Dr. Youssef Tawk, a pioneering scientist and environmental activist who planted over 1000 cedar trees in Lebanon’s northern mountains forty years ago, is now working to save the country’s junipers.

In Qurnat al-Sawda, the highest point in Lebanon and the Levant reaching more than 3,000 meters above sea level, where no other tree can thrive, Tawk planted the tree nine years ago thereby proving its resilience.

According to Awada, junipers have been under threat ever since the rise of early civilizations. The tree was felled so that its strong and durable quality wood could be used to construct buildings and ships by the Phoenicians, Canaanites, and Romans, to mention a few. More recently, the expert asserts that the largest juniper logging took place during the construction of the first train track in the late 1800s.

Gaegae and other academics think that the cedars referenced in the Bible and other religious literature may in fact be junipers since ancient civilizations in Lebanon gave the name “cedar” to all mountain tree species.

The huge, lush, densely green tree becomes even more crucial as the Levant’s cold season draws near. According to Awada, the tree’s roots strengthen the soil and prevent erosion and landslides by holding onto the snow for a longer period of time so that it may melt into a plentiful and reliable source of groundwater.

“While planting and caring for trees is a fantastic idea, it’s important to maintain the ecosystem so that it may grow according to its natural processes,” the expert said.

“The junipers we produce in limited spaces are not as hardy as those that grow and endure on their own under the worst conditions. The lone trees provide a long-lasting habitat for their offspring to thrive in, building a robust and stable ecosystem for years to come,” he added.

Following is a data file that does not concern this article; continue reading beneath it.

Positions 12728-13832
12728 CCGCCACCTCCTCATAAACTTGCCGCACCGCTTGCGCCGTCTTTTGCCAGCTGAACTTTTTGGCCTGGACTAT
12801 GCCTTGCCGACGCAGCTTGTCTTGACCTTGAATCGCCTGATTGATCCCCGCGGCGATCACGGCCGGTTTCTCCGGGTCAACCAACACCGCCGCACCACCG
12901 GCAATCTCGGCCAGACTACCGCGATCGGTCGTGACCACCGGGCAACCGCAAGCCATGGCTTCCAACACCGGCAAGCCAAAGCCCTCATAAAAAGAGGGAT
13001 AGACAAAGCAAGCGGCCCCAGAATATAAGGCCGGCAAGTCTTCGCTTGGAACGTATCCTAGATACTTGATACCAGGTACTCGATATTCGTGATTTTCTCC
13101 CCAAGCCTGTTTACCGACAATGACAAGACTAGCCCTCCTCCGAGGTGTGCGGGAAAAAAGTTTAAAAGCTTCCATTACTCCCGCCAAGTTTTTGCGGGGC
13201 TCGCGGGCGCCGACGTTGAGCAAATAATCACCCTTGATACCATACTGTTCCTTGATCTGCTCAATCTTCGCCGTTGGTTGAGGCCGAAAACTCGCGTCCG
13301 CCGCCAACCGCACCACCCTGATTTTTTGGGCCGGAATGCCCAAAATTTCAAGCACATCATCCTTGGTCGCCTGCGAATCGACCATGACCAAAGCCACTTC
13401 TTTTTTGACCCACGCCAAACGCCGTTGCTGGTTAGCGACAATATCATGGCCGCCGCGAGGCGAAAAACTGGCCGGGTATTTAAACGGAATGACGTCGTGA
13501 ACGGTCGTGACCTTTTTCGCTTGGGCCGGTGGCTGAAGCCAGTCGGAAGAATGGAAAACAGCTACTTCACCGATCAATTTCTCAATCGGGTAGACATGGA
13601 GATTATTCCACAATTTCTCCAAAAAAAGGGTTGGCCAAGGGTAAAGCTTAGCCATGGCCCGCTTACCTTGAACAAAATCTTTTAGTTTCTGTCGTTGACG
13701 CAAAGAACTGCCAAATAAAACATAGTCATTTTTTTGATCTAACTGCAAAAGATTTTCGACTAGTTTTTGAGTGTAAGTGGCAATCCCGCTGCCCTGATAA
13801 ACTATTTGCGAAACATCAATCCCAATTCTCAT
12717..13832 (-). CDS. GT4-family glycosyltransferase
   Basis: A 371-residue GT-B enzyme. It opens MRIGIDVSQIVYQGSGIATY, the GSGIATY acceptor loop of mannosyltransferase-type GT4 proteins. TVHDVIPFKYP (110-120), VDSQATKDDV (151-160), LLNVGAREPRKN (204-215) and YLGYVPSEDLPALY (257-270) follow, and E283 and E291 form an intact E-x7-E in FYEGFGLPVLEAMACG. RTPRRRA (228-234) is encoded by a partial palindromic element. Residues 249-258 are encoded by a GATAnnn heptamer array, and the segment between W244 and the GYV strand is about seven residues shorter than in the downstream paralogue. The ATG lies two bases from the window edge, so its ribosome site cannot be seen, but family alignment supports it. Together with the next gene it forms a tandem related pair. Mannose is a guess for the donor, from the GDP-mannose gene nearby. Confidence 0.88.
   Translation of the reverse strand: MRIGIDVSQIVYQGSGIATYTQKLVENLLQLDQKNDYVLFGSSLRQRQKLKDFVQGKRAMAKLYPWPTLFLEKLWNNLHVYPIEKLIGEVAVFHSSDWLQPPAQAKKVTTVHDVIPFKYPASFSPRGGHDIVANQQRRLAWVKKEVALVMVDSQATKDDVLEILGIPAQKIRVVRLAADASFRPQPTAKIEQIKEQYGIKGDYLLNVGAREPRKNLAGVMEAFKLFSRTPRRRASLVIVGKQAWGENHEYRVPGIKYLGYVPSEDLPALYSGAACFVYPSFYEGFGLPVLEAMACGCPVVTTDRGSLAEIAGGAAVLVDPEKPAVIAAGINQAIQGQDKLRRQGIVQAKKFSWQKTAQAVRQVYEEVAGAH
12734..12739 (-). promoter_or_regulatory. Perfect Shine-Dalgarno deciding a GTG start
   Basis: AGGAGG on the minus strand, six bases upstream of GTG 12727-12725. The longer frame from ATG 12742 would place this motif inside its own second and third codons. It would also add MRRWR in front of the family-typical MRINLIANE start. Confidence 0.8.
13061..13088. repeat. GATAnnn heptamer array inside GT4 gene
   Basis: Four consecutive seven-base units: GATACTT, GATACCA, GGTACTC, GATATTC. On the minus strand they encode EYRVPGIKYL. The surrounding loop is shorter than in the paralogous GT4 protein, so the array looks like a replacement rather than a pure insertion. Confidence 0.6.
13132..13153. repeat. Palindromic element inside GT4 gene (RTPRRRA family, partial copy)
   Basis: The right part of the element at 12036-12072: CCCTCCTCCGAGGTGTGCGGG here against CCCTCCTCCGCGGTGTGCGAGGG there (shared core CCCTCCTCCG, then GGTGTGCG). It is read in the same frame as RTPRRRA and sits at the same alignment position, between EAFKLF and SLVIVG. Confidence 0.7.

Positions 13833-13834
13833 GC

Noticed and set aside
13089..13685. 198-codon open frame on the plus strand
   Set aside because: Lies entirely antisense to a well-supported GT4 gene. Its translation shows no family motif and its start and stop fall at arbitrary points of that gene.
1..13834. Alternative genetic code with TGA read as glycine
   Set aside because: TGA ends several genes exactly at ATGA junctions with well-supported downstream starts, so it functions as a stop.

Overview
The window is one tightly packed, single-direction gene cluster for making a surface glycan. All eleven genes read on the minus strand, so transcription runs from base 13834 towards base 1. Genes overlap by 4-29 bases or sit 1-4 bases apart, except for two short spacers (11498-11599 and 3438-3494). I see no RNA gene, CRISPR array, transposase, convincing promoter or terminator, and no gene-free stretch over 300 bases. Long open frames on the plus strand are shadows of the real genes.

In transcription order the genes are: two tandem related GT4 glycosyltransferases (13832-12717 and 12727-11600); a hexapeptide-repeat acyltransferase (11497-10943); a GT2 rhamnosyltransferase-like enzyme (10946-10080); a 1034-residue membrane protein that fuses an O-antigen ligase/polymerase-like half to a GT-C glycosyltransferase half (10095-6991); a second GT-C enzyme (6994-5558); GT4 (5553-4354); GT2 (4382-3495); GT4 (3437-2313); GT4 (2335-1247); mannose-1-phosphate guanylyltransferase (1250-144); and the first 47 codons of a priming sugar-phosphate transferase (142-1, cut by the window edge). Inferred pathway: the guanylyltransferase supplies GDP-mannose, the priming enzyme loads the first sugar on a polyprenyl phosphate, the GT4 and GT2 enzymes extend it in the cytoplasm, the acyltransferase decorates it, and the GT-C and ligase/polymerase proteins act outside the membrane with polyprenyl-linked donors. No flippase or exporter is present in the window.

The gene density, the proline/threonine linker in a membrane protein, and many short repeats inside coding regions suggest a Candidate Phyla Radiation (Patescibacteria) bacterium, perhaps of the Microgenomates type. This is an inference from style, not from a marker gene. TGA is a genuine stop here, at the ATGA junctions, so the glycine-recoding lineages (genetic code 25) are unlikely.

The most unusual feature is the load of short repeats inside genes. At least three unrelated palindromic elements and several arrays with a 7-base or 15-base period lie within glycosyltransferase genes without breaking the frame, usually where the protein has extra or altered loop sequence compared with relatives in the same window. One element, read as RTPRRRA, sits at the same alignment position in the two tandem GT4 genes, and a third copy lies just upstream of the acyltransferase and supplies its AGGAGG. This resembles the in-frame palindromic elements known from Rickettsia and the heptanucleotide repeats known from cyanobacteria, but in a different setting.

Challenging, not impossible

Only 7 botanists in Lebanon, according to Awada, are qualified to oversee sufficient forestry efforts. But potential advancement is hampered by widespread institutional corruption and a lack of environmental awareness of Lebanon’s natural resources. Small-scale local and individual initiatives, according to him, are the answer.

As junipers have little to no presence in the southern region of Lebanon, activist Marcelle Nasreddine, who hails from the village of Sejoud, is leading the campaign in that region.

“I’ve heard a lot of tales about the profusion of junipers that formerly existed, particularly on the Rihane Mountain in the Jezzine district. Unfortunately, they were all destroyed and cut down, so I’ve launched an online campaign to educate others about the planting procedure and increase awareness,” Nasreddine told Fanack.

As she disseminates information about its significance in an effort to pique people’s attention, the activist intends to saturate the southern highlands with juniper trees.

“People all around Lebanon have been making tiny efforts to advocate for the comeback of the tree since it has so many advantages, from root to fruit. I’m going to try my best and see what happens,” Nasreddine added.